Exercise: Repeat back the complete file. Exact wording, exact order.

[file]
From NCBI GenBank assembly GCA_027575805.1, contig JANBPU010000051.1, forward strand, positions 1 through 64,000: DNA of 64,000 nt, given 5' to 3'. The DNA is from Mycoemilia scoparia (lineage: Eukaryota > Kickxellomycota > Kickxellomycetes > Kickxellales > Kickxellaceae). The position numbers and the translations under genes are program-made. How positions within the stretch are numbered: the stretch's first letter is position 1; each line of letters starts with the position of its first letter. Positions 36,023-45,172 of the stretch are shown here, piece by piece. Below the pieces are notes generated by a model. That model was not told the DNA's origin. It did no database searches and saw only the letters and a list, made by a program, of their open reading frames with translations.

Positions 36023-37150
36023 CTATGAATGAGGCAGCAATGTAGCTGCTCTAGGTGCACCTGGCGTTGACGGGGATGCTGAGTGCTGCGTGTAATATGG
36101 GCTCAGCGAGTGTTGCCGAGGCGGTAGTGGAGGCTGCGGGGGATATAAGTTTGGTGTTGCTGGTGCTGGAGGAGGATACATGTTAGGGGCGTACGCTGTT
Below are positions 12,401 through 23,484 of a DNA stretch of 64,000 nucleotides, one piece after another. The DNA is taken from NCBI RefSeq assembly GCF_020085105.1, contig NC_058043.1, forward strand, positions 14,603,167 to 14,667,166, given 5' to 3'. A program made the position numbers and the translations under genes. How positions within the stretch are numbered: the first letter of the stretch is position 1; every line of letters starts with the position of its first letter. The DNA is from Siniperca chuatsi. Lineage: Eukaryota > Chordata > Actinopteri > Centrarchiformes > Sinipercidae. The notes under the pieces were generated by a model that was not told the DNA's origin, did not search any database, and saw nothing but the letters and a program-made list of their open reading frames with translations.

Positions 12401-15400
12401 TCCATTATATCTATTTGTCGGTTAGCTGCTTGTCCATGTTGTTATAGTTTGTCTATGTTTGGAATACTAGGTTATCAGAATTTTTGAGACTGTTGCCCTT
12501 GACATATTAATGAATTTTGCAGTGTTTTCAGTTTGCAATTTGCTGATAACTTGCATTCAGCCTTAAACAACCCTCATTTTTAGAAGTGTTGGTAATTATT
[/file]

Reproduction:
From NCBI GenBank assembly GCA_027575805.1, contig JANBPU010000051.1, forward strand, positions 1 through 64,000: DNA of 64,000 nt, given 5' to 3'. The DNA is from Mycoemilia scoparia (lineage: Eukaryota > Kickxellomycota > Kickxellomycetes > Kickxellales > Kickxellaceae). The position numbers and the translations under genes are program-made. How positions within the stretch are numbered: the stretch's first letter is position 1; each line of letters starts with the position of its first letter. Positions 36,023-45,172 of the stretch are shown here, piece by piece. Below the pieces are notes generated by a model. That model was not told the DNA's origin. It did no database searches and saw only the letters and a list, made by a program, of their open reading frames with translations.

Positions 36023-37150
36023 CTATGAATGAGGCAGCAATGTAGCTGCTCTAGGTGCACCTGGCGTTGACGGGGATGCTGAGTGCTGCGTGTAATATGG
36101 GCTCAGCGAGTGTTGCCGAGGCGGTAGTGGAGGCTGCGGGGGATATAAGTTTGGTGTTGCTGGTGCTGGAGGAGGATACATGTTAGGGGCGTACGCTGTT
Below are positions 12,401 through 23,484 of a DNA stretch of 64,000 nucleotides, one piece after another. The DNA is taken from NCBI RefSeq assembly GCF_020085105.1, contig NC_058043.1, forward strand, positions 14,603,167 to 14,667,166, given 5' to 3'. A program made the position numbers and the translations under genes. How positions within the stretch are numbered: the first letter of the stretch is position 1; every line of letters starts with the position of its first letter. The DNA is from Siniperca chuatsi. Lineage: Eukaryota > Chordata > Actinopteri > Centrarchiformes > Sinipercidae. The notes under the pieces were generated by a model that was not told the DNA's origin, did not search any database, and saw nothing but the letters and a program-made list of their open reading frames with translations.

Positions 12401-15400
12401 TCCATTATATCTATTTGTCGGTTAGCTGCTTGTCCATGTTGTTATAGTTTGTCTATGTTTGGAATACTAGGTTATCAGAATTTTTGAGACTGTTGCCCTT
12501 GACATATTAATGAATTTTGCAGTGTTTTCAGTTTGCAATTTGCTGATAACTTGCATTCAGCCTTAAACAACCCTCATTTTTAGAAGTGTTGGTAATTATT